The same happened during and after the Reformation. Martin Luther had every reason to rise up against the corruption of the Vatican. The Medici and Borgia popes of his day were appallingly corrupt, both from a secular and religious point of view. There is much to commend in the view of the Catholic historian Joseph Lortz who famously stated that Luther rang down a Catholicism that was not Catholic. The Catholic counter-reformation conceded much of Luther’s critique and objectively speaking, the difference between Protestants and Catholics was largely reduced to theological disagreements over tradition and theology. Both groups were plagued by the same “uglies”—intolerance, torture and homicidal certainties—but their internecine hatred was driven by tribal vilification of the other and not the facts on the ground. Only fundamentalism mandated that Catholics and Protestants see each other as enemies of God, and fortunately, today most Catholics and Protestants agree.
But what about atheists and agnostics? Are friendships across that yawning gulf possible—or even desirable? It is not as if we share the same values. Or do we? The answer I think depends very much on us as individuals. There are people of faith that I would much rather be friends with than some of the people who share my own lack of faith. I’m often appalled at the tribal taunts and buckets of verbal slop that culture warriors on my side of the gulf dispose of online, and I’m sure that some of you on the other side have had similar experiences with your putative friends. To me, constructive values matter more than opinions. An ugly person is not redeemed from his ugliness by holding a tribally approved view of what is right and good, and neither faith nor the lack of faith seems to be the determining factor in the values people hold. History has its villains and heroes on both sides of faith.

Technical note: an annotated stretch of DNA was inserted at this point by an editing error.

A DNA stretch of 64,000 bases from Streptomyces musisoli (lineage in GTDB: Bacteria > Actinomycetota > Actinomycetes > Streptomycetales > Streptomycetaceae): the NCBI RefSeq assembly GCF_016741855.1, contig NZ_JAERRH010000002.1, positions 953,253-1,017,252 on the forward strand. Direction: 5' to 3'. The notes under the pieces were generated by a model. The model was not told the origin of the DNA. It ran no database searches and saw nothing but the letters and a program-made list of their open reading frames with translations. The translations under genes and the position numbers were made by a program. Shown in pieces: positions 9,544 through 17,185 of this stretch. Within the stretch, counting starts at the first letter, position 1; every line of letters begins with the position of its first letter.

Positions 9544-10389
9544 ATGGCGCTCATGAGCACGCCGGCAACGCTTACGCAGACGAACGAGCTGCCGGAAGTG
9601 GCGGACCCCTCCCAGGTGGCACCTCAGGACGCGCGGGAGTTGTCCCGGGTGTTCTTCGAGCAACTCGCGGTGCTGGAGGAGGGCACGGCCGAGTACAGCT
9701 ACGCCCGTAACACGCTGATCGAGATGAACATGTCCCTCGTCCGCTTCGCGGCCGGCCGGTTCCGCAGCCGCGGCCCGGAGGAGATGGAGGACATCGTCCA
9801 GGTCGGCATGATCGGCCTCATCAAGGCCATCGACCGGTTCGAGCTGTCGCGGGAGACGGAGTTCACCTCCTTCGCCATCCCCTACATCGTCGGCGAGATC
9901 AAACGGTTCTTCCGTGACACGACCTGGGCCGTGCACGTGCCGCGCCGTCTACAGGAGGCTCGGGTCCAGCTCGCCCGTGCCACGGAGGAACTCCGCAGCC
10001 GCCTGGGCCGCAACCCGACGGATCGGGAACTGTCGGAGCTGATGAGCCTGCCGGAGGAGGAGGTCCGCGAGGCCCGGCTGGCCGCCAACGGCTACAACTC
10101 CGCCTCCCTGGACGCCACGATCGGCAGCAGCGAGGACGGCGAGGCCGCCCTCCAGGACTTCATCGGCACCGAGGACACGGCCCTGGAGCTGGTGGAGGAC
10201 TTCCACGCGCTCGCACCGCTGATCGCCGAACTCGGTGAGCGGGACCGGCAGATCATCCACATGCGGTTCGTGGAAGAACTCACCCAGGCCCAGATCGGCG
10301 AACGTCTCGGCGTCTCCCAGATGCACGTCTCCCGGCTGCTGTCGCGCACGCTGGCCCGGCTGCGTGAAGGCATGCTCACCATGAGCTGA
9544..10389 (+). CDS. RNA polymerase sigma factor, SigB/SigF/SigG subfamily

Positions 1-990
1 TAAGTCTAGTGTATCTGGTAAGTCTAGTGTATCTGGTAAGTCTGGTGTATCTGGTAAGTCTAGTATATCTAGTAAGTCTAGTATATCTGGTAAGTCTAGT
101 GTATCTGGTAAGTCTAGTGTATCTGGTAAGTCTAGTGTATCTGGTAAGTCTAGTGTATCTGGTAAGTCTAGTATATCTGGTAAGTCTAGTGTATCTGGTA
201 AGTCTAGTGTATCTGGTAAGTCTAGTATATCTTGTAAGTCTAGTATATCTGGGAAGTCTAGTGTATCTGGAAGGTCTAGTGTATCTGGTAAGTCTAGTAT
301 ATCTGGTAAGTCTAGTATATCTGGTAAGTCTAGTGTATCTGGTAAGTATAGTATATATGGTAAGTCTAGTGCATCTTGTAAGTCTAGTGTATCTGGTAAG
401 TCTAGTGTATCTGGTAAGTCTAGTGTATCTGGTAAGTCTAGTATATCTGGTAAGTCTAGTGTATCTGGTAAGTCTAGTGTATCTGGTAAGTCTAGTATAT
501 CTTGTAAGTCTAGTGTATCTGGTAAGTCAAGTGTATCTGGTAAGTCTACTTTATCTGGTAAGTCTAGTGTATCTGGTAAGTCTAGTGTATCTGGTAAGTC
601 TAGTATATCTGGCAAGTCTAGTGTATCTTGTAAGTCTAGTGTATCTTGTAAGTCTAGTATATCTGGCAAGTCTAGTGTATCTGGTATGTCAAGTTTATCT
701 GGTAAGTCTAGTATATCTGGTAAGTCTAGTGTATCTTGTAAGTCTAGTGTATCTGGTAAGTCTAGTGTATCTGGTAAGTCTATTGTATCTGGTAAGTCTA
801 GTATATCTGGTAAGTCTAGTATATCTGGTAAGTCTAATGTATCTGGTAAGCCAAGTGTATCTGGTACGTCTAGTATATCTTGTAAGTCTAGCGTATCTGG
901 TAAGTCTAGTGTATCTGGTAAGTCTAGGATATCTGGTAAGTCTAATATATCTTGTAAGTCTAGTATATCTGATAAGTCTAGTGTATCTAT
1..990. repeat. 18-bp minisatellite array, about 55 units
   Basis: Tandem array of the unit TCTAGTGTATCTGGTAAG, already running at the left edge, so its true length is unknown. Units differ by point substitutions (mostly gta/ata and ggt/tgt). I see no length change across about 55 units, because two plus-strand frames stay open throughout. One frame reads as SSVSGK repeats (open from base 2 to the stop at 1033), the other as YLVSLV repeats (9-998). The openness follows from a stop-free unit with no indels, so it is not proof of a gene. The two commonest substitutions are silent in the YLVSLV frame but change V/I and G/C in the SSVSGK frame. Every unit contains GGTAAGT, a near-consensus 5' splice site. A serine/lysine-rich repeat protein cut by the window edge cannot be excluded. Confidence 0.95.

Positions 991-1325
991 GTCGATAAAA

Fundamentalism is a form of tribalism, and I think cross-cultural friendships across tribal barriers is entirely illusory, unless you are talking about people of faith reaching out to religiously and philosophically illiterate people for purposes of ‘soul winning.’ It is hard enough to build such friendships even if you are not a tribal warrior, especially when you are dealing with people who have weighed your faith and found it wanting. Most people of faith struggle with some degree of doubt, especially if they subscribe to absolute certainties, and it entirely understandable why they would be reluctant to socialize with people who could only accentuate their doubts. Conversely, you have people on my side who argue, with Richard Dawkins, that friendships with people of faith blunt their own “witness” by a natural tendency to hold back your harsher judgments for fear of hurting people’s feelings. Dawkins, as he explains in his book The Greatest Show on Earth used to share the stage with progressive liberals of faith such as the Archbishop of Canterbury, but he concluded that ideology trumps friendship and that respect for people who disagree with you ends up muddling your own point of view.